Aa
MedHelp.org will cease operations on May 31, 2024. It has been our pleasure to join you on your health journey for the past 30 years. For more info, click here.
Aa
A
A
A
Close
Avatar universal

the possibility of contracting hiv through intramuscular injection

I want to know the possibility of contracting hiv through intramuscular injection. I know that aseptic procedures have been adopted in regular hospitals, and it is very rare to reuse needles. But I still worry about the risks, especially in the case of illegal operations by nurses. I read the news before and knew that a doctor in India was sued. So I want to know, under the theoretical conditions, if the nurse reuses the needle and the needle tube and then gives the patient an intramuscular injection, is there a risk of infection? What is the principle? What is the difference between using needles for intravenous drug use? Thank you!
1 Responses
Sort by: Helpful Oldest Newest
Avatar universal
I'm curious, are you in India?  If India has a problem with illegal operations, obviously all bets are off for everything, but you seem to be saying illegal operations are being performed in hospitals and by nurses, who have no training in performing an operation so why is that a concern?  In a hospital setting, needles are never reused, but again, if you're talking about some criminal enterprise going on that isn't being done in a hospital then again all bets are off on everything, but unless you're a career criminal why would you be getting an operation is that situation?  If this is just an irrational worry, you have an anxiety problem, not an HIV problem.
Helpful - 0
7 Comments
Thank you for your reply! I think I do have anxiety disorder and cleanliness addiction. I am not Indian, but I also come from a developing country. In fact, I will go to the CDC for vaccination in a few days. I am worried about the nonstandard operation of nurses, such as reusing needles or contacting medical waste. This has made me very anxious these days, unable to convince myself to settle down. So I would like to ask if there is a risk of infection under the most dangerous situation of intramuscular vaccination. Because every nurse has his own habits, I am very worried about my anxiety because of little things.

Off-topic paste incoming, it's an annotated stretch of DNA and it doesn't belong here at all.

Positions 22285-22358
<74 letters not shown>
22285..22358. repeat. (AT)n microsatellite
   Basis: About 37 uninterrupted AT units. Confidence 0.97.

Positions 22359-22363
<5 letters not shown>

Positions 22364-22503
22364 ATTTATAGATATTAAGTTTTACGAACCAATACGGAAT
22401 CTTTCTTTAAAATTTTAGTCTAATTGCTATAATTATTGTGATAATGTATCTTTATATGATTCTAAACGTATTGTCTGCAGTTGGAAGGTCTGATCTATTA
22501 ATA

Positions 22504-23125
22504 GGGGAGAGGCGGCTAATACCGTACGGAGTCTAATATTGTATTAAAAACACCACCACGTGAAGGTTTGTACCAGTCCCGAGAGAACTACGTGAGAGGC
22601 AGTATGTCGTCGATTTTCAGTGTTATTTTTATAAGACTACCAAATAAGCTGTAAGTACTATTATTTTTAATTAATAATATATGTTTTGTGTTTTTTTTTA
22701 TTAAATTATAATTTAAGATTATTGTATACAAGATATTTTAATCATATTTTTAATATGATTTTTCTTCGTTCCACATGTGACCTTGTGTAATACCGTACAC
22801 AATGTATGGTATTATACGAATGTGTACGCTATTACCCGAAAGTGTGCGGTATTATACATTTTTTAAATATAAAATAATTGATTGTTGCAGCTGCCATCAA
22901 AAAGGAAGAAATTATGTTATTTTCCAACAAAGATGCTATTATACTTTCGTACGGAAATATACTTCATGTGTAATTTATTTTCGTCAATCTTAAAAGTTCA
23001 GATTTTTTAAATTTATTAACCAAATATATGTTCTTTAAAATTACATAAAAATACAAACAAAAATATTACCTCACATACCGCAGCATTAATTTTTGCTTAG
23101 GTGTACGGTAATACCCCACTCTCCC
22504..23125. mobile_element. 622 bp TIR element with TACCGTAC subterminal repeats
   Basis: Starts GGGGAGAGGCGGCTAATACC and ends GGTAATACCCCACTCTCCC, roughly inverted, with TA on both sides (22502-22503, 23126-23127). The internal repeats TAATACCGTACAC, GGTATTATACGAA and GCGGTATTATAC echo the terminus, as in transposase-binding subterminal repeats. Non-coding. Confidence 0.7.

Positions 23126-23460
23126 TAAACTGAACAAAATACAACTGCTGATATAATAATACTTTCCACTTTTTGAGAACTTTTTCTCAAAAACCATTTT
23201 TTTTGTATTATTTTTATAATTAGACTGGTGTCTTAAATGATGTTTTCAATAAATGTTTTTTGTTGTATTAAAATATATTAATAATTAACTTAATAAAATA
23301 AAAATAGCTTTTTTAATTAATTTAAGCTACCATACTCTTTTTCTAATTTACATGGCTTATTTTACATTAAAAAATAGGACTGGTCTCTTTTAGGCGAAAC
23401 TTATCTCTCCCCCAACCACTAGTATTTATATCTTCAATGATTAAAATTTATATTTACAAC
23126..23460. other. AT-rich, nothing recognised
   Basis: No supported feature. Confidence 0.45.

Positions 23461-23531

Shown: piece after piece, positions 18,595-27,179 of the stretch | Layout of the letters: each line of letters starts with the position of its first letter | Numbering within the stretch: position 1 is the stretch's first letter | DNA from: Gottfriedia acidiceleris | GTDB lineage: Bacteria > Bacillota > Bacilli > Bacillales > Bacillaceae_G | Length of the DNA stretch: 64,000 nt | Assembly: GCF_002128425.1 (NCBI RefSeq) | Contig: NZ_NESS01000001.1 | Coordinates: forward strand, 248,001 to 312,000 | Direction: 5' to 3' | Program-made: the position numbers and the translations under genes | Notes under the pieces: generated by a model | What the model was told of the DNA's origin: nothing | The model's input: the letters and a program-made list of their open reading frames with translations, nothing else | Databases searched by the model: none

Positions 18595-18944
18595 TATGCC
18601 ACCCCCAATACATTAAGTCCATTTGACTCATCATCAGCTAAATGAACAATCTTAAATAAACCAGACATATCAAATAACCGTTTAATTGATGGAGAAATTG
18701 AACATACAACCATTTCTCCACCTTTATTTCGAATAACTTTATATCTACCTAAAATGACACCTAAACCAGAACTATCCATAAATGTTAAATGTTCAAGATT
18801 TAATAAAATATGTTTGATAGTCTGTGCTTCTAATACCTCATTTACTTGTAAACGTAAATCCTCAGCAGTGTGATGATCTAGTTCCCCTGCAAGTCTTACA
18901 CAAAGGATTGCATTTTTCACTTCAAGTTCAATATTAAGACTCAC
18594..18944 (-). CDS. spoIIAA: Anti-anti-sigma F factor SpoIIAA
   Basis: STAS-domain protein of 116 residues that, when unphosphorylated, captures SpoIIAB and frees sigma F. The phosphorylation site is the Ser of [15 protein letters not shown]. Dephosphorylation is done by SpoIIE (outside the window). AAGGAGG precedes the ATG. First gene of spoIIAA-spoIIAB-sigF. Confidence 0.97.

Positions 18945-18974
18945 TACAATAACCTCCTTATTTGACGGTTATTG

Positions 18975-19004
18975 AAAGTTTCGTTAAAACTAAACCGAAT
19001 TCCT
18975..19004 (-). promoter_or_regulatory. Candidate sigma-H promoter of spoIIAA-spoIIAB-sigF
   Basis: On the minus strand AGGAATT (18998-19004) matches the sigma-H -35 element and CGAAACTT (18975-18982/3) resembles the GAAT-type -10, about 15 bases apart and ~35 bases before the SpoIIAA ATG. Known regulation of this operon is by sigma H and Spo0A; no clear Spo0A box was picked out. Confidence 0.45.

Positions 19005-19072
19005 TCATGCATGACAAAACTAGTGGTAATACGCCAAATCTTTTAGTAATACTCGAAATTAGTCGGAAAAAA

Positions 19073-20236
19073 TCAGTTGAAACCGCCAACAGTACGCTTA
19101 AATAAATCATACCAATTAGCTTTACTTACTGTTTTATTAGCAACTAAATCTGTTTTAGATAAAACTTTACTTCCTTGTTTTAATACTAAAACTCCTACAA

Intramuscular injection isn't really a risk - you noted the difference yourself:  intramuscular versus intravenous.  The first is into your muscle.  The second is into a vein.  
Also, vaccinations are almost always delivered in pre-filled syringes, so there is no possibility for re-use.
Thank you, but what's the difference between intramuscular injection and intravenous injection? Why is intravenous injection risky and intramuscular injection not? There are many capillaries under the muscle.
Vaccinations are almost always delivered in pre-filled syringes, so there is no possibility for re-use.
Tell the nurse about your anxiety disorder and cleanliness addiction fears, and ask her to show you the pre-filled syringe. You will not be able to overcome those fears on a chat forum, so tell the nurse that you want to watch what she does, so you can know that you are safe.
Thank you for your reply. In fact, the vaccines I injected need to be extracted on-site, not pre-filled. I watched the nurse's operation carefully, but it was impossible to see the whole process clearly, so I kept worrying. I just want to know if intramuscular injection is theoretically contagious.
Next time tell the nurse about your mental health issue first so she can do you a favor and do everything slow enough and in front of you to prove there is no risk.

You are reading content posted in the HIV Prevention Community

Top HIV Answerers
366749 tn?1544695265
Karachi, Pakistan
370181 tn?1716862802
Arlington, WA
Learn About Top Answerers
Popular Resources
Condoms are the most effective way to prevent HIV and STDs.
PrEP is used by people with high risk to prevent HIV infection.
Can I get HIV from surfaces, like toilet seats?
Can you get HIV from casual contact, like hugging?
Frequency of HIV testing depends on your risk.
Post-exposure prophylaxis (PEP) may help prevent HIV infection.